[3] Create a column called DR (CR) with a formula that takes whatever is in the Debit columns and subtracts whatever is in the Credit column.
[4] Create a column called B/S Account and link to the desired line item on the Balance Sheet. I recommend using absolute references to save time. Remember that unless you have a Net Income line item on your B/S, you’ll want to map all revenue, COGS, and Expenses accounts to Retained Earnings in this column.
[5] Create a column called P&L Account and link to the desired line item on the Profit & Loss statement (appropriate accounts only)
[6] Don’t map the intercompany accounts or other accounts that need to be eliminated.
[7] On the face of the financial statements, where the numbers should show up, use the SUMIF function to pull the figures from the Trial Balance tab. Reference the entire column (i.e. ‘Trial Balance’!D:D) rather than a limited range of cells.
[8] Create an Error Trapping tab and enter formulas to confirm the obvious, such as Total Assets per B/S, Total Liabilities + Equity per B/S, Variance = 0.
Special note: If you want to present financials that are rounded to the nearest whole number, then in step [3] above, use the ROUND function to do so, and add a line item to each Trial Balance called Rounding, add a formula to balance the Trial Balance for that entity, and map it to an account of your choice. I have learned to choose A/P.
When it’s time to run financials again, just export a fresh Trial Balance. Make sure the T/B structure hasn’t changed (or insert/delete the occasional row) and then simply copy and paste the new amounts over the old ones.

Getting ‘Wow!’ insights in organizations with construction activities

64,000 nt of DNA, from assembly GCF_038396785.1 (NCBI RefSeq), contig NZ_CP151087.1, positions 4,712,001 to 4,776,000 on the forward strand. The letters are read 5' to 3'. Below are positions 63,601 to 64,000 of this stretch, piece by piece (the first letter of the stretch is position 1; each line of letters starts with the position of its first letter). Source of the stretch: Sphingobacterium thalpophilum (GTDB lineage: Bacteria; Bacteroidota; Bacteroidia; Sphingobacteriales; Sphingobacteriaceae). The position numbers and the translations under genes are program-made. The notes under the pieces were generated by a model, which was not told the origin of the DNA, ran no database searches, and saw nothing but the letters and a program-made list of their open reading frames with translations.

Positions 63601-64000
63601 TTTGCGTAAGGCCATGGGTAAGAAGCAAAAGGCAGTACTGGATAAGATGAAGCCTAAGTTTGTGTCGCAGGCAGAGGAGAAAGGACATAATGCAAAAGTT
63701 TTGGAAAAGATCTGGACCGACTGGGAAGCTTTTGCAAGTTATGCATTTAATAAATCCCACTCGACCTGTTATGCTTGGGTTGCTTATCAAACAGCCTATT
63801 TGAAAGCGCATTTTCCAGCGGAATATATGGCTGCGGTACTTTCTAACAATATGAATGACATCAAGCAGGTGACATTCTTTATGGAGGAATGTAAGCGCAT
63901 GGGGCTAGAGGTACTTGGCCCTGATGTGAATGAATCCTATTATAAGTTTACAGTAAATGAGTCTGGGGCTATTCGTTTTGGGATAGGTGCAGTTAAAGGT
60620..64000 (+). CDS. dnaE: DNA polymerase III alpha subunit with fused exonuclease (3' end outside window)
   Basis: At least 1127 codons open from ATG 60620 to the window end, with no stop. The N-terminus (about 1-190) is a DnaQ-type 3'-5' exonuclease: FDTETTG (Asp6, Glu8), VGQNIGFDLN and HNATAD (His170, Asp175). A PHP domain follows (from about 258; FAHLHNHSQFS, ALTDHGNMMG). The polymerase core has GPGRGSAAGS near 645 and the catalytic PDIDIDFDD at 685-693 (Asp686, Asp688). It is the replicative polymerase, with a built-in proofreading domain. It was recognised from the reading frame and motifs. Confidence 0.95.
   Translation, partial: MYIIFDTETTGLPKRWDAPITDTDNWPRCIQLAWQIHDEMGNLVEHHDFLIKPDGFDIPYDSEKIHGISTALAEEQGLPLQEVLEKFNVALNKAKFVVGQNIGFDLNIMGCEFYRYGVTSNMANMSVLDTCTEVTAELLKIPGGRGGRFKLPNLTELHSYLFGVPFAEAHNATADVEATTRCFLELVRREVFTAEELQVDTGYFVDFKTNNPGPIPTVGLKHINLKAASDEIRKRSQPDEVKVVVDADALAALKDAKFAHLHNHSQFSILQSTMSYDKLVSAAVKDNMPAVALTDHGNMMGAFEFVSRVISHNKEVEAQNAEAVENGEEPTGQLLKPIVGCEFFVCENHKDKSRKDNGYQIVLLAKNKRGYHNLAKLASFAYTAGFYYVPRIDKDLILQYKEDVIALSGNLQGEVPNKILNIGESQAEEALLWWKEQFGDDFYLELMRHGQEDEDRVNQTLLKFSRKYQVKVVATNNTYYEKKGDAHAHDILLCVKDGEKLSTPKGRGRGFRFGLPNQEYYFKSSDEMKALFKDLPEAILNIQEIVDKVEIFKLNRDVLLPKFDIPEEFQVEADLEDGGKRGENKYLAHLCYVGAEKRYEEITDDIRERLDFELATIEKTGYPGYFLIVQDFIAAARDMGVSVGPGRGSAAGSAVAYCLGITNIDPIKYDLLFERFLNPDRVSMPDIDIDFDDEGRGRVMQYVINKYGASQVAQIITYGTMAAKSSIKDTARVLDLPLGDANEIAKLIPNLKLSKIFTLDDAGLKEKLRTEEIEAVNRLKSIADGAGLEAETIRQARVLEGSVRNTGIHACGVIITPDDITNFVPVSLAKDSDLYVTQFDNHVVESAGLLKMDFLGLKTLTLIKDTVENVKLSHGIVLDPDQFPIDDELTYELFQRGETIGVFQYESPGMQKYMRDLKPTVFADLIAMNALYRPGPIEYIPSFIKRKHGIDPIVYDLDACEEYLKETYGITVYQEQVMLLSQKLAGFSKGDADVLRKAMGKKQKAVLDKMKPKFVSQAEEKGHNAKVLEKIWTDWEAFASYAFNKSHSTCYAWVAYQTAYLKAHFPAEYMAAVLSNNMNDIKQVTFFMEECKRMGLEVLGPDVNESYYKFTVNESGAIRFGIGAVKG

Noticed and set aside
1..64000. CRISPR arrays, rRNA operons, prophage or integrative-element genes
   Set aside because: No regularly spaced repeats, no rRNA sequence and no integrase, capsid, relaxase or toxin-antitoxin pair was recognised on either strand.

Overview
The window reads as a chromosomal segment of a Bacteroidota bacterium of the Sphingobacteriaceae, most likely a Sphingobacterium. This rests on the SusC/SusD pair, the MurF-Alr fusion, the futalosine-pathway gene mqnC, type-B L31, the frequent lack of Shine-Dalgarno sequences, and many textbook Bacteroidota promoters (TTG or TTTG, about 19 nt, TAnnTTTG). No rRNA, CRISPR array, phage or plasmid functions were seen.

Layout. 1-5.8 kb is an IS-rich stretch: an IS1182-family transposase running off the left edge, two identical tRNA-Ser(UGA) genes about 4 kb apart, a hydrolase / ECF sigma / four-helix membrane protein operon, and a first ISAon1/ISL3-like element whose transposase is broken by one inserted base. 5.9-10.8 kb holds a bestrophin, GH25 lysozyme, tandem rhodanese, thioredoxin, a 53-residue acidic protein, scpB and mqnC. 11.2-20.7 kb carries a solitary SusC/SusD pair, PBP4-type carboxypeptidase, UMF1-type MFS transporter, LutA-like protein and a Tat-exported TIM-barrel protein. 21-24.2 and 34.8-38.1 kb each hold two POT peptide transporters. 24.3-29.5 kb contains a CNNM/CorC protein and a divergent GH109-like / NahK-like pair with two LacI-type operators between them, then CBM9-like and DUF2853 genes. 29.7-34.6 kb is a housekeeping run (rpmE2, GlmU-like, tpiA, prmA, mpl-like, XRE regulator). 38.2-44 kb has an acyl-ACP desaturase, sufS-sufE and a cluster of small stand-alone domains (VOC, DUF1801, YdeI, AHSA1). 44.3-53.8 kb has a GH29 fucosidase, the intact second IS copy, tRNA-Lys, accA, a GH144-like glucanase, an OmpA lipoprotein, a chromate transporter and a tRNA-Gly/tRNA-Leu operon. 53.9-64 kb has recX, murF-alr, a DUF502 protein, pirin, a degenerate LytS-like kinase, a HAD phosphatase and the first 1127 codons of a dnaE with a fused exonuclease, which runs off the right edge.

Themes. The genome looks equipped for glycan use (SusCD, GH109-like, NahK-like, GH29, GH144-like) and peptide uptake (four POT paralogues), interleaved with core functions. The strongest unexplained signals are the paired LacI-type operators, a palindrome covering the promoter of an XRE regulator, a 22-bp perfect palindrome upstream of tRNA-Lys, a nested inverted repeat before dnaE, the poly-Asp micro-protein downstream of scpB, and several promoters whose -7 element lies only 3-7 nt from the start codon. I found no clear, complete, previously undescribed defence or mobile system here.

organization with construction activities
Tracking categories. One of the glorious features of Xero is the ability to easily choose a batch of tracking categories. For example:
Tracking Category 1 = Property
Set up the names in the Property tracking category with a Site: Unit structure
Site A: Unit 01
Site A: Unit 02
Site A: Unit 03
etc.
and then
Site B: Unit 10
and so on.
When you run an income statement, you can show all of the apartments sides by side for a given site, or you can select Edit Layout, Column, Property, and then type Site A in the filter box. All of the tracking categories that begin with Site A will come up, and you can quickly combine them into a single column by checking them all off.
All this, and you still have Tracking Category 2 for some other way to slice and dice the organization. Perhaps by city or region, or General Contractor used, to see how profitability differs across cities, regions, or General Contractors.

Do members of a team want a guided approach to complete a project, or be left to their own creativity?

Do team members want a guided approach?

Be absolutely, crystal clear on the problem to be solved by the project.

Be absolutely, crystal clear on what sorts of things matter and don’t matter on the project and what is flexible/not flexible, for example:

  • timeline
  • method for solving the problem
  • technologies used
  • processes used
  • people involved
  • team-level communication channel & schedule
  • what, specifically, constitutes success

Be absolutely, crystal clear on your level of commitment and your “why.”

Then let each team member know that you are (or whoever is) available for whatever degree of support they require to get the job done and enhance their own value.

If a team member wants checklists, provide checklists.

If a team member wants to be left alone to do the work with latitude and independence, provide a deadline and a problem to solve.

If a team member wants daily meetings, provide daily meetings.

If a team member wants to you to be available via IM, be available via IM.

If a team member wants you to review completed milestones, set up a system to be notified of those milestones.